Rush Holt, Democratic Representative from the 12th District of New Jersey, which is where I voted for for over 45 years writes on the oppression of journalists (November 8th 2013):
“Spying on innocent Americans without a warrant. Widespread surveillance of mail and phone calls. Public outrage at the overreach of the Central Intelligence Agency and the National Security Agency.
We’re witnessing all of these things today – but not for the first time. In the 1970s, in the aftermath of Watergate and related scandals, the U.S. Senate established the so-called Church Committee to investigate and expose abuses by America’s intelligence services.
But what prompted the Church Committee to act in the first place? In recent remarks at Georgetown University, Walter Mondale – the former Vice President who also served on the Committee – spoke bluntly: “This was really triggered by an enterprising reporter in the press… And if you go over the history of reforms since that time, almost always some courageous reporter got the story and took it public.”
Indeed, journalists have served for centuries as a critical check on illegitimate behavior by government agencies. But in recent years, presidents of both parties have acted aggressively to shut down investigative journalists looking at scandals involving Abu Ghraib, the use of armed drones, and NSA surveillance. Federal agents have monitored reporters’ phone lines, demanded reporters’ e-mails, seized laptops, and more.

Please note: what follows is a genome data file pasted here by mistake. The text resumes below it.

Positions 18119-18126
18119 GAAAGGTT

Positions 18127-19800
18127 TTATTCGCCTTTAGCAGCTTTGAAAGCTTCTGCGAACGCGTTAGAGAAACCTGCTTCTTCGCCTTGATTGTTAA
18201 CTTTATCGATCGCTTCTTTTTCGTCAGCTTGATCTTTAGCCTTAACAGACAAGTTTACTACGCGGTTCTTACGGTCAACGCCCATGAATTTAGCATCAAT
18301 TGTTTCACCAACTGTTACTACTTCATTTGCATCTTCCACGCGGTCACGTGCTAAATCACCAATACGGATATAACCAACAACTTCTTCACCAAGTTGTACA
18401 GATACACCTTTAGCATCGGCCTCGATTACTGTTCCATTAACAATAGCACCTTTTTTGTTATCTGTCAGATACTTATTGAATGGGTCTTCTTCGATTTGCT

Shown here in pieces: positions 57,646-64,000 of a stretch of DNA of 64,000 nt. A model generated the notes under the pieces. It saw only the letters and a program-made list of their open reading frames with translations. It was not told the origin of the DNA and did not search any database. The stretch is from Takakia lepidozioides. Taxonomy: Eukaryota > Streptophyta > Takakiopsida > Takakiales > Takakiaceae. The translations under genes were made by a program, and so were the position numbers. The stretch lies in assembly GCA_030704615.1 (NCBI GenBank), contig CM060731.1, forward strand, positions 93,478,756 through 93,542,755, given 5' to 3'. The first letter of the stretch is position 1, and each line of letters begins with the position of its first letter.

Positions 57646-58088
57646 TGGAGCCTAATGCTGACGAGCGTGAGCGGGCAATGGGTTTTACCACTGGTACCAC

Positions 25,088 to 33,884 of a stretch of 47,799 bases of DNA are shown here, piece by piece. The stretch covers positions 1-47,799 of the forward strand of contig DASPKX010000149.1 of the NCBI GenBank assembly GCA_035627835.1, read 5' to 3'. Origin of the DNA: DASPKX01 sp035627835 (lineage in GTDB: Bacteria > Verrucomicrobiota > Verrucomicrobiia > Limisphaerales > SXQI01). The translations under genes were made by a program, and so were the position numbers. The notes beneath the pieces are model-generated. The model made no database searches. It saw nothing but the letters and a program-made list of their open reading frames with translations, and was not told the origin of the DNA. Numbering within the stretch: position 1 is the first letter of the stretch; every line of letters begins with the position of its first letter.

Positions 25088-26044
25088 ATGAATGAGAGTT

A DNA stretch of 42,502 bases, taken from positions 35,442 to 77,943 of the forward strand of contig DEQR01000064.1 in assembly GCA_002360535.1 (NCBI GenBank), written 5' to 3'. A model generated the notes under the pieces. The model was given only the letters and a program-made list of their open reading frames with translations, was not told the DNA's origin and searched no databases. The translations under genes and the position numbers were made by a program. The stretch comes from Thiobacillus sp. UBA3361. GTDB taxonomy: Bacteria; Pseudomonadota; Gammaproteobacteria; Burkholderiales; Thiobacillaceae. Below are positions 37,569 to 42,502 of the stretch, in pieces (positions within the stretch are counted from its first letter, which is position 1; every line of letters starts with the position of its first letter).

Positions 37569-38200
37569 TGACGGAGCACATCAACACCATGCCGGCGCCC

In September 2013, the Senate Judiciary Committee passed the Free Flow of Information Act (S. 987), which would create the first federal “shield law” for journalists, ensuring their ability to protect confidential sources. The bill is not perfect – for instance, it fails to classify bloggers as journalists – but it reminds us to protect the ability of the press to investigate, and to publish, even when – no, especially when – it makes public officials uncomfortable. As our Founders understood, a free press is a cornerstone of a just, functioning democracy.”